Jorge Fernandez Diaz said Francisco Jose Garzon Amo, who was slightly hurt in Wednesday’s accident, had been taken to a police station.
Mr Garzon is suspected of driving too fast on a bend. Reports say the train was travelling at more than double the speed limit at the time of the crash.
He has refused to answer questions.
At least 130 people were taken to hospital after the accident near the north-western city of Santiago de Compostela.
Thirty were in a critical condition on Saturday.
People from several nationalities were among the wounded, including five Americans and one Briton. One American was among the dead.
PM Mariano Rajoy, who hails from the city of the crash, declared three days of official mourning on Thursday.
All but three of the 78 people killed have now been identified, the BBC’s Alison Roberts reports.
Investigators have been forced to use DNA matches because of the extent of the injuries, our correspondent adds.
A judge was due to interview Mr Garzon Amo on Sunday, the interior minister said.
“He has been detained for the alleged crimes of reckless manslaughter”, Mr Fernandez Diaz said.
“There are reasonable grounds to consider that he may have been responsible for what happened, which must be established by a judge and the investigation.”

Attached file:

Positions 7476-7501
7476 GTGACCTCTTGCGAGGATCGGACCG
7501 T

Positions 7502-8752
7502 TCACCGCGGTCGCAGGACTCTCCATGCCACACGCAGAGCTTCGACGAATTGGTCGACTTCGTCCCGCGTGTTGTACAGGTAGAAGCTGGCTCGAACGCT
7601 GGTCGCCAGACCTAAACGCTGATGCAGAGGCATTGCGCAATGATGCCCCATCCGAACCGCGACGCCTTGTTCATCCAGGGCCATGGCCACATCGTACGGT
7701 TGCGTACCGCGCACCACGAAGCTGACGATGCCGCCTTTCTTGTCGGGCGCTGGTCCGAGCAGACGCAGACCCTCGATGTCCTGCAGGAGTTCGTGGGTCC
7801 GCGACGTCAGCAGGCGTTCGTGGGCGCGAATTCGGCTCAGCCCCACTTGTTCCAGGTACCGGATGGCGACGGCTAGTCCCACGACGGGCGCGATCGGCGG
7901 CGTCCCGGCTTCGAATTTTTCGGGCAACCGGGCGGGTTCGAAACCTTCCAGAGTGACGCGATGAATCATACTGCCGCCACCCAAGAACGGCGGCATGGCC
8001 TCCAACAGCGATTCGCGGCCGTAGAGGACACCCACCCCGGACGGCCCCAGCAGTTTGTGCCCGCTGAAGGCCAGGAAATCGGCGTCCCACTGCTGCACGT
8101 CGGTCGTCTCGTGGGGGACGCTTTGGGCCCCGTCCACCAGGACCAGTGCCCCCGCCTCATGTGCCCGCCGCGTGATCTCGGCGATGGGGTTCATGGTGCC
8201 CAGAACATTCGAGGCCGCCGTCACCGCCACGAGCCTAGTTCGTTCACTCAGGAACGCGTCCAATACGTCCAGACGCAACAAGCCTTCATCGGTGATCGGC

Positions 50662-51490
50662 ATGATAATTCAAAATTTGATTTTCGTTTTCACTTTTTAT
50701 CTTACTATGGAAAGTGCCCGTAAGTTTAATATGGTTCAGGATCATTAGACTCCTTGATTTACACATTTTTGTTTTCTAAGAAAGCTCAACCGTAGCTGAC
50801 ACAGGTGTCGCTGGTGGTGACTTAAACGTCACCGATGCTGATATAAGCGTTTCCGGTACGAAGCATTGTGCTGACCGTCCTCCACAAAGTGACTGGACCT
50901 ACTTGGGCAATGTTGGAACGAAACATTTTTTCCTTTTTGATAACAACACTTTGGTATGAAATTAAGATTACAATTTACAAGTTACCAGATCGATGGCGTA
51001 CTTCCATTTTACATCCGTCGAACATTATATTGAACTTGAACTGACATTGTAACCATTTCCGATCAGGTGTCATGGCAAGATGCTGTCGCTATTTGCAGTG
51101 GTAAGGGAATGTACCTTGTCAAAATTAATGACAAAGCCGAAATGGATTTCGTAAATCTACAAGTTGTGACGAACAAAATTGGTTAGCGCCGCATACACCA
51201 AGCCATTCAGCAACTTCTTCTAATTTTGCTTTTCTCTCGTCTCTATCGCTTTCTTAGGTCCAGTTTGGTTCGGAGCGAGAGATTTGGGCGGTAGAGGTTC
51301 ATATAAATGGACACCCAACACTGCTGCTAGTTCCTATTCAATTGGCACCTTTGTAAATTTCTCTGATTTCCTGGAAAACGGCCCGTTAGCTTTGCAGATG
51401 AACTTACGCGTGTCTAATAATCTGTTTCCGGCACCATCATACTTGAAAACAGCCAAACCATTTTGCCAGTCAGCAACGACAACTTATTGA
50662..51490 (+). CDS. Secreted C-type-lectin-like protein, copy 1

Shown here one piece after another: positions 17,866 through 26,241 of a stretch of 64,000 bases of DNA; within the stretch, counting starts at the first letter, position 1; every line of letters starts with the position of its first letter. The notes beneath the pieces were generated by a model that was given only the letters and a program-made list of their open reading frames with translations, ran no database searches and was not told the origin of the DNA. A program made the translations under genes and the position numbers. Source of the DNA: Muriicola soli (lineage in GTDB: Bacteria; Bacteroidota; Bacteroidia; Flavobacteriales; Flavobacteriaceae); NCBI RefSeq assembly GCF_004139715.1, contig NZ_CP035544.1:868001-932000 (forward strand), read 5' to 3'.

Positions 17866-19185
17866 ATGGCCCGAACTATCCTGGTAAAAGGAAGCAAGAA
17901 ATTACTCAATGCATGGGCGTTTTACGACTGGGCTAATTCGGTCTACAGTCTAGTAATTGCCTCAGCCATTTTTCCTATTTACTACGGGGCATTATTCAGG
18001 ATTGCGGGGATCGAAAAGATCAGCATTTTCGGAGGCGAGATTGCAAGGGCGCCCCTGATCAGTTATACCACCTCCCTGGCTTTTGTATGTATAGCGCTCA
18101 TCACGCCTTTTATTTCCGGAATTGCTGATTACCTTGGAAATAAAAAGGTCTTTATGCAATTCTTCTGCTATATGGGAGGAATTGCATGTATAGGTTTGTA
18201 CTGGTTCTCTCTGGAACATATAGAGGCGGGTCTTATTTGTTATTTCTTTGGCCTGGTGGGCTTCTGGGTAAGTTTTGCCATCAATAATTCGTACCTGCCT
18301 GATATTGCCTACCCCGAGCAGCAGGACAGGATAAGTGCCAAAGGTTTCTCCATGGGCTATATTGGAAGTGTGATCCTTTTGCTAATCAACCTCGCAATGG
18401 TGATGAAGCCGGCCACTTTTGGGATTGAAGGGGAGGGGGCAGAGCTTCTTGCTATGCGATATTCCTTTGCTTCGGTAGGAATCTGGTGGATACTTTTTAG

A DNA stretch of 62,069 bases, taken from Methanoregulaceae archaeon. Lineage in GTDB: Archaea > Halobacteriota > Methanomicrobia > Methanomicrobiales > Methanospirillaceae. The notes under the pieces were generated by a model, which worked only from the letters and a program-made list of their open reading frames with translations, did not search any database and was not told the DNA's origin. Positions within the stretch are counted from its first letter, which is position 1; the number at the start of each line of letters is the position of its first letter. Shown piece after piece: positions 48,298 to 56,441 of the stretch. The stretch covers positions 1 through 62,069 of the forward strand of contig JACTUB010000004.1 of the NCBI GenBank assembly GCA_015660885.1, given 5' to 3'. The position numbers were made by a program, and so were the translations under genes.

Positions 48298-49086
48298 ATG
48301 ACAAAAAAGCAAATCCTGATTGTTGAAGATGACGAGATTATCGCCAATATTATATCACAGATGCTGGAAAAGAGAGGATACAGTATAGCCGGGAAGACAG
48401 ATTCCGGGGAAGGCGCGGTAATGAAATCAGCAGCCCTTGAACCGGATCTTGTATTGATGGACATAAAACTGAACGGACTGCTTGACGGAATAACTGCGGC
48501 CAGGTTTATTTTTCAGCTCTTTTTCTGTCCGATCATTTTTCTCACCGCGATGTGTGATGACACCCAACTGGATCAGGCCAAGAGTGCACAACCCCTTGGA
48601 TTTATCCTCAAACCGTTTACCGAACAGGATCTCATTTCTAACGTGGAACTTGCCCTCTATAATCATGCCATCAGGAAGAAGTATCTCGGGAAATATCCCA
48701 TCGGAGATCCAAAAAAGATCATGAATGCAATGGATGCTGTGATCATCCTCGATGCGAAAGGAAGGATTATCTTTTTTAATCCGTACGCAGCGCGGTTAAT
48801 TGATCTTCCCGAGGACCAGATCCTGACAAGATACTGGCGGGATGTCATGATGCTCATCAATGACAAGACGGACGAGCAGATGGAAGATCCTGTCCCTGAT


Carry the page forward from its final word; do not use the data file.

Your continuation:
The driver had been under police surveillance in hospital since the accident but he was discharged on Saturday and taken to a police station.
Police said Mr Garzon Amo had refused to answer their questions while he was in medical care.
State rail operator Renfe said the train came off the tracks about 3 or 4km (2-2.5 miles) from Santiago de Compostela station at 20:41 local time (18:41 GMT) on Wednesday.
The accident occurred on the express route between the capital, Madrid, and the port city of Ferrol on the Galician coast, with 218 passengers on board and four crew members.
Footage captured by a security camera shows the train crashing as it hurtled round a bend.
Renfe president Julio Gomez Pomar was quoted by El Mundo newspaper as saying the 52-year-old driver had 30 years of experience with the company and had been operating trains on the line for more than a year.
Mr Pomar said the train had no technical problems.
The derailment happened on the eve of Santiago de Compostela’s main annual festival where thousands of Christian pilgrims were expected to flock to the city in honour of St James.
The local tourism board cancelled all festivities as the city went into mourning.
Some trains have now begun running on the tracks despite some passengers’ hesitation, our correspondent says.
According to official figures, the crash is one of the worst rail disasters in Spanish history.